when a major financial magazine labelled the mouse the product of the year.

"Animals can now have their genetic make-up altered to serve as a tool for 
corporate profit. They are no longer animals, but machines that are 
described as human inventions. This so-called invention is the ultimate 
`better mouse trap'", said Ms Delahanty.

Allowing patents to be applied to engineered animals means that corporate 
interests can also impose the same kinds of conditions on livestock farming 
as they have on plant agriculture elsewhere.

In fact, the issue is much clearer since farmers who breed livestock would 
have to pay a royalty for resulting offspring.

"Not only could this lead to further genetic erosion of domestic animals 
which are already being lost at a rate of 5% each year", warned Ms 
Delahanty, "but family livestock farms would resemble a modern version of 
feudal farms, with serfs paying the company royalties for their animal 
inventions."

"This isn't about curing cancer, this is about making money", said Paul 
Muldoon, Executive Director of CELA.

"I can see that many animals will be genetically altered, for whatever 
reason, and that industry will have control."

Irresistible craving for cheese?

There are currently approximately 250 applications pending in the Canadian 
Intellectual Property Office dealing with animal patents that have been on 
hold awaiting this decision.

When asked to divulge the nature of these patents, Murray Wilson, a 
spokesman for the Patent Commissioner, stated: "Let your mind run wild what 
people could dream up for getting the body of an animal to do."

In Canada, one need not leave all to the imagination. For example, within 
the next year mice will be incubating the eggs of women who risk damaging 
their ovaries because of medical treatment.

A team at the Mount Sinai Hospital in Toronto has already successfully 
harvested human eggs from the back muscles of rodents. (see Day, Michael, 
"Mice to the rescue", New Scientist, July 1, 2000, Page 7).

In the interests of science?

The Canadian lawyers representing Harvard argued that "It is in the 
interest of the Canadian public to allow patents for higher life forms."

The Federal Court of Appeal majority decision agreed that without patent 
protection the "creation of inventions" would be discouraged.

Despite these claims, the appeal court judges and the lawyers for Harvard 
have ignored not only the literature demonstrating that patents stifle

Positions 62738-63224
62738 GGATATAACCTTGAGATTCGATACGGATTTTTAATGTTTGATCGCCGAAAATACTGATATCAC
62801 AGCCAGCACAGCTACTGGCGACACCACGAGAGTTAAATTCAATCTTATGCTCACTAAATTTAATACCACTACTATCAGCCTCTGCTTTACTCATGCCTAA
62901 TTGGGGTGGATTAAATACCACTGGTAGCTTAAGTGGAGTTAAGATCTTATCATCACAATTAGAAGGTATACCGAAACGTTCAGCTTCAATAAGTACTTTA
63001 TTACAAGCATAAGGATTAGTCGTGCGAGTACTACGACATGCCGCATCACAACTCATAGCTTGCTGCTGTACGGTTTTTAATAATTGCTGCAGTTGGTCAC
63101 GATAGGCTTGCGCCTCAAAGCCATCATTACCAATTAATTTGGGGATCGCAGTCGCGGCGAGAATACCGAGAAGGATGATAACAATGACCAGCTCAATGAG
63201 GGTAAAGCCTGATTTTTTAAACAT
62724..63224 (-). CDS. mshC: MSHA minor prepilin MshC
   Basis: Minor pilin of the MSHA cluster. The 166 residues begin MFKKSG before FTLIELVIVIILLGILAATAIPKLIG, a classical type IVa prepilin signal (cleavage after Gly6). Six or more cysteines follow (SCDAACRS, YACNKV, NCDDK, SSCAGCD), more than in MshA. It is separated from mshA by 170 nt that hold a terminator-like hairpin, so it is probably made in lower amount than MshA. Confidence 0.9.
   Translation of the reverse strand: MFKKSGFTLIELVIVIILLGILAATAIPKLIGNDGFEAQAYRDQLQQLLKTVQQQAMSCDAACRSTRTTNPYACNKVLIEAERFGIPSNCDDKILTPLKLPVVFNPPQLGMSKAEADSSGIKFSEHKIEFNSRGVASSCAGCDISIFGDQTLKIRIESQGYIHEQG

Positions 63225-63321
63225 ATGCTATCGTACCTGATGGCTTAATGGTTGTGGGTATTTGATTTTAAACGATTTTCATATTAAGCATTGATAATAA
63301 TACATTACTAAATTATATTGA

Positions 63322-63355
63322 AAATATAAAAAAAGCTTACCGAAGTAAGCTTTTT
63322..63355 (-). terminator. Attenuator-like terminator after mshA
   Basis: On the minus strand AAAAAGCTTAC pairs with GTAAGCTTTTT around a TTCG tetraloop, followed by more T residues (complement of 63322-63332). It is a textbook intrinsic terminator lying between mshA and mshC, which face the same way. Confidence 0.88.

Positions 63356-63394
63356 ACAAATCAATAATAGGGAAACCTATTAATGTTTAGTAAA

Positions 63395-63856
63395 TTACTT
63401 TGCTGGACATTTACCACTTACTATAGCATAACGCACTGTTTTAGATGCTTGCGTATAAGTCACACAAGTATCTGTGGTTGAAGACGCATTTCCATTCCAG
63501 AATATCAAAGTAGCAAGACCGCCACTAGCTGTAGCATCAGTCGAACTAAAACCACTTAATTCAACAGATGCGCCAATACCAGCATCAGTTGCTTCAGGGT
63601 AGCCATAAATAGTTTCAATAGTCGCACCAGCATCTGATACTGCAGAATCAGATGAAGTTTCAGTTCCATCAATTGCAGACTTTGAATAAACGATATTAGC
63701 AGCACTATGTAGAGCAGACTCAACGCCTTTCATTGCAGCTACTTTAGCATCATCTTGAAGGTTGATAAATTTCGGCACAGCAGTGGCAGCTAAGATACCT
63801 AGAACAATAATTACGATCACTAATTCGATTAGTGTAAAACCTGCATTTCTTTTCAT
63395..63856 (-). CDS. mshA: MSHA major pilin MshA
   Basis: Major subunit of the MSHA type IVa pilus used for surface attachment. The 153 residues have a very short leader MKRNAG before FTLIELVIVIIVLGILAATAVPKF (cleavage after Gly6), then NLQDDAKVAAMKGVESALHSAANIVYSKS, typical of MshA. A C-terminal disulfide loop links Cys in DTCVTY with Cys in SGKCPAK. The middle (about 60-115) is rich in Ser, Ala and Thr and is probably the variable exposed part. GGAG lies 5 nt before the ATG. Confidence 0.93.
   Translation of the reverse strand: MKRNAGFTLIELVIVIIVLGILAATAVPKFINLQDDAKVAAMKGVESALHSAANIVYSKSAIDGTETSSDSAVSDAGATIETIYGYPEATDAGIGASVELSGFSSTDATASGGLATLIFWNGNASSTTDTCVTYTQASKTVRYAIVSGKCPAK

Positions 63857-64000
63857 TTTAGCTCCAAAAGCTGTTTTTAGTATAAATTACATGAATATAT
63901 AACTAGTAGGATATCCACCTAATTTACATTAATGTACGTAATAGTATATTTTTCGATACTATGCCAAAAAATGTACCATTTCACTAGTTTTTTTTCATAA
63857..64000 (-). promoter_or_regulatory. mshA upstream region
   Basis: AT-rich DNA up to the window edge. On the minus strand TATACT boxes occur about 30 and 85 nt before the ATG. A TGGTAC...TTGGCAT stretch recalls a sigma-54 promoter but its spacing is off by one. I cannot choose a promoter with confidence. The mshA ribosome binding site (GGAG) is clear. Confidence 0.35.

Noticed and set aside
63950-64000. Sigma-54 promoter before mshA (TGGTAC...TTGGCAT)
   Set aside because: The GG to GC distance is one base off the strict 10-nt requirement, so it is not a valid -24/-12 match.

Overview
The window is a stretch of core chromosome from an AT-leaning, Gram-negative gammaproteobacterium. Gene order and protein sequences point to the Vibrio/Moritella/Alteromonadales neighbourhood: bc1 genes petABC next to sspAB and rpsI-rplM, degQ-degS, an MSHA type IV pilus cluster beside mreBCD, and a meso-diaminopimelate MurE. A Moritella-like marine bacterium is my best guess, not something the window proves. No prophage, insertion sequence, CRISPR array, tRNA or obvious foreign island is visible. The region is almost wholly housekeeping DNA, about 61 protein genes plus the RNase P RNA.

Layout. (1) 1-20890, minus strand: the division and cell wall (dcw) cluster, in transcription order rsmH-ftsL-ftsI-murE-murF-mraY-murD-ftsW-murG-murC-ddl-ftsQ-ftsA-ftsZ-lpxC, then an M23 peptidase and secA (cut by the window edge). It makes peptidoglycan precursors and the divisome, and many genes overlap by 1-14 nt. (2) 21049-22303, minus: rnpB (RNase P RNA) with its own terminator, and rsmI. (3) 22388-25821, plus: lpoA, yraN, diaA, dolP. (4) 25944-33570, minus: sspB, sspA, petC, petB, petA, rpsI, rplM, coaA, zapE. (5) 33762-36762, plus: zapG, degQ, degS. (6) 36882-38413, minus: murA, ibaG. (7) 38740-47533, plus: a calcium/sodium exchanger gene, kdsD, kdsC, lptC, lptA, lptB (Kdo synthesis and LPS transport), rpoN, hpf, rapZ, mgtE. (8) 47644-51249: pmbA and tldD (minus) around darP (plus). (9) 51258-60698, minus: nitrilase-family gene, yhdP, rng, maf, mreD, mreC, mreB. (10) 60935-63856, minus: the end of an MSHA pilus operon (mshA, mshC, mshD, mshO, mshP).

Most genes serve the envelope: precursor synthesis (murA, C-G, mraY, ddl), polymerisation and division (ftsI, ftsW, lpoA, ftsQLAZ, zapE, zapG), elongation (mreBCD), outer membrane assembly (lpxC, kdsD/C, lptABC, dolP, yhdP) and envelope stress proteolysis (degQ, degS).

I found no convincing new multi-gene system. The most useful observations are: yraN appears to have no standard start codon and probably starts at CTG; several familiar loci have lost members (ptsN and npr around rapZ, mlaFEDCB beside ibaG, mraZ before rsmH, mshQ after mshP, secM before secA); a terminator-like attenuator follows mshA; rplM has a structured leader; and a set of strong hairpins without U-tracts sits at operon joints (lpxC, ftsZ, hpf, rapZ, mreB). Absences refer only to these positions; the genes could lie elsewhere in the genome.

rather than encourage research, but also the history of the oncomouse 
itself.

At the outset, DuPont made the oncomouse available for basic research for a 
comparatively low fee and with no restrictions.

In 1988, DuPont entered into an agreement with Charles River Laboratories 
to breed and distribute the oncomice that included provisions for 
downstream royalties (in other words, any product developed using the mouse 
in the research would be subject to royalty payment).

As a result, the restrictions have become so limiting on downstream 
revenues that few scientists are purchasing or using the oncomice in their 
research.

The need to obtain patent licences has imposed a significant burden on the 
research community that is neither necessary nor desirable for research.

CELA argues for "the free and unfettered exchange of the results of 
scientific research, a value now at risk due to increased commercialisation 
of research, non-disclosure agreements, and the treatment of research 
results as proprietary."

Of GM mice or GM men?

The court attempted to draw the line at people and warned that the decision 
does not endorse patents of human life.

"The potential extension to human beings is an obvious concern", stated 
Judge Rothstein for the majority.

"The answer is clearly that the Patent Act cannot be extended to cover 
human beings. Patenting is a form of ownership of property. Ownership 
concepts cannot be extended to human beings." Despite such bland 
reassurances, critics are not so confident.

The Canadian and other patent offices already allow patents on human genes 
and cell lines.

In 1997, a patent was granted by the World Intellectual Property 
Organisation (WIPO) on a sheep named Dolly, the world's first cloned 
mammal.

The patents held by the Roslin Institute, responsible for the Dolly 
experiment, cover the use of the technology in all animals, including 
humans.

The Institute claimed that they included humans simply to ensure that 
nobody else could lay claim to human cloning.

Such good intentions are dubious given the rate of corporate takeover of 
small operations and the knowledge that once the legal precedent has been 
set for the patenting of humans, turning the clocks back is almost 
impossible.

The line between what is human and what is not and therefore what 
multicellular human organisms can be patented is becoming fuzzier everyday.

"We re only a few genes ahead of being a salamander anyway", said Pat 
Mooney, Executive Director of RAFI.

"Human genes and cells have already been patented. With the rapid advances 
in biotechnology and other technologies, it's hard to be overly confident 
that human beings will not eventually, also be the subject of a patent.

Once you accept the patenting of life, there is virtually no way to keep 
the doors shut on the patenting of organs and any other parts of the human 
body that have a commercial application."

* * *
Acknowledgements: Rural Advancement Foundation International